As the global community works to assist Central America in recovering from the disastrous 2020 hurricane season, other recent recovery efforts offer helpful lessons, both for the governments of the region as well as outsiders providing resources and support.

    Jan 11, 2021

  • Signage posted on the entrance of the New York State Department of Labor offices in the Brooklyn borough of New York City, March 20, 2020, photo by Andrew Kelly/Reuters

    Commentary

    A Bell That Can't Be Unrung: The CARES Act and Unemployment Insurance

    The CARES Act broadcasted to everyone that Unemployment Insurance can do better by workers and employers. Congress can debate the hows of permanent reform, but its actions in 2020 proved the need.

    Jan 7, 2021

  • A woman from Minnesota holds up her U.S. bottle of NovoLog insulin and a Canadian box of NovoRapid, which she bought at a pharmacy in Ontario, Canada, June 29, 2019, photo by Geoff Robins/The Canadian Press via AP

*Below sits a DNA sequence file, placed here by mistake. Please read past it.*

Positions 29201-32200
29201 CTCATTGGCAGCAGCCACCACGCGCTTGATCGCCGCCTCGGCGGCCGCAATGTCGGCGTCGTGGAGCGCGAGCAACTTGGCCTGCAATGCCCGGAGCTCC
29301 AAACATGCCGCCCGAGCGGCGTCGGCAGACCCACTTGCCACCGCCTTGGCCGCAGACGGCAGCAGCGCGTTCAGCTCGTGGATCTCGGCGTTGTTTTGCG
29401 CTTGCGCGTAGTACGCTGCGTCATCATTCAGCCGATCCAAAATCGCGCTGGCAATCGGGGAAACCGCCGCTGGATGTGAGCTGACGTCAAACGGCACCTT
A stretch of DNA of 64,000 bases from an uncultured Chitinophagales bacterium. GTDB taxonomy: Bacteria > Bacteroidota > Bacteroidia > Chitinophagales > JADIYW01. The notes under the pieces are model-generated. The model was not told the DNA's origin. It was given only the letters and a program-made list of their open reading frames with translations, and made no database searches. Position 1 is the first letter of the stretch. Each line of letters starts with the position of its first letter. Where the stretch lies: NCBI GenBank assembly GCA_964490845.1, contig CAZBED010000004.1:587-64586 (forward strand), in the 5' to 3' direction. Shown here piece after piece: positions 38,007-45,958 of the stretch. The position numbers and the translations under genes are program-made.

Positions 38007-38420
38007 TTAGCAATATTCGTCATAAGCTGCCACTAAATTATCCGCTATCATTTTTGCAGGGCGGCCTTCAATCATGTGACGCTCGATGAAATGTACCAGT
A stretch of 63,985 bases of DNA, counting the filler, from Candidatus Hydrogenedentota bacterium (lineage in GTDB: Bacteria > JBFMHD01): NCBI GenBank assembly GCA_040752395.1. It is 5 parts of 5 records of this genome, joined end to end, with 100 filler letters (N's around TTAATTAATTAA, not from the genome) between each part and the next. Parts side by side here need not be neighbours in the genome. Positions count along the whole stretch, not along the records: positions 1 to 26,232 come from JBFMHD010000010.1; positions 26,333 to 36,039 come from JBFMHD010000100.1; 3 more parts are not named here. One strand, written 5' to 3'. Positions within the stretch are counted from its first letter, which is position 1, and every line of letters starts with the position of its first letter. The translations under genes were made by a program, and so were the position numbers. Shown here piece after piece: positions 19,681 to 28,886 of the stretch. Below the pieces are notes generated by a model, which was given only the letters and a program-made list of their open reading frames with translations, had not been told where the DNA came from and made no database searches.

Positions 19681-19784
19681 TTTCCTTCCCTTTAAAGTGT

Essay

    The Astronomical Price of Insulin Hurts American Families

    More than 30 million Americans have diabetes, and nearly a quarter of them use insulin to manage their symptoms and prevent life-threatening complications. The price they have to pay for insulin is more than ten times higher than the average prices in 32 other countries combined.

    Jan 6, 2021

  • New members of Congress are sworn in during the first session of the 117th Congress at the U.S. Capitol in Washington, DC, January 3, 2021, photo by Tasos Katopodis/Reuters

    Commentary

    Unemployment Insurance and the Failure to Reform

    Unemployment Insurance is the primary U.S. policy tool for sustaining workers during periods of high unemployment. But it has a history of being repeatedly neglected. Federal reform has been stalled for nearly 50 years.

    Jan 5, 2021

  • Bangladesh's Prime Minister Sheikh Hasina and China's Premier Li Keqiang shake hands during a signing ceremony at the Great Hall of the People in Beijing, China July 4, 2019, photo by Mark Schiefelbein/Pool via Reuters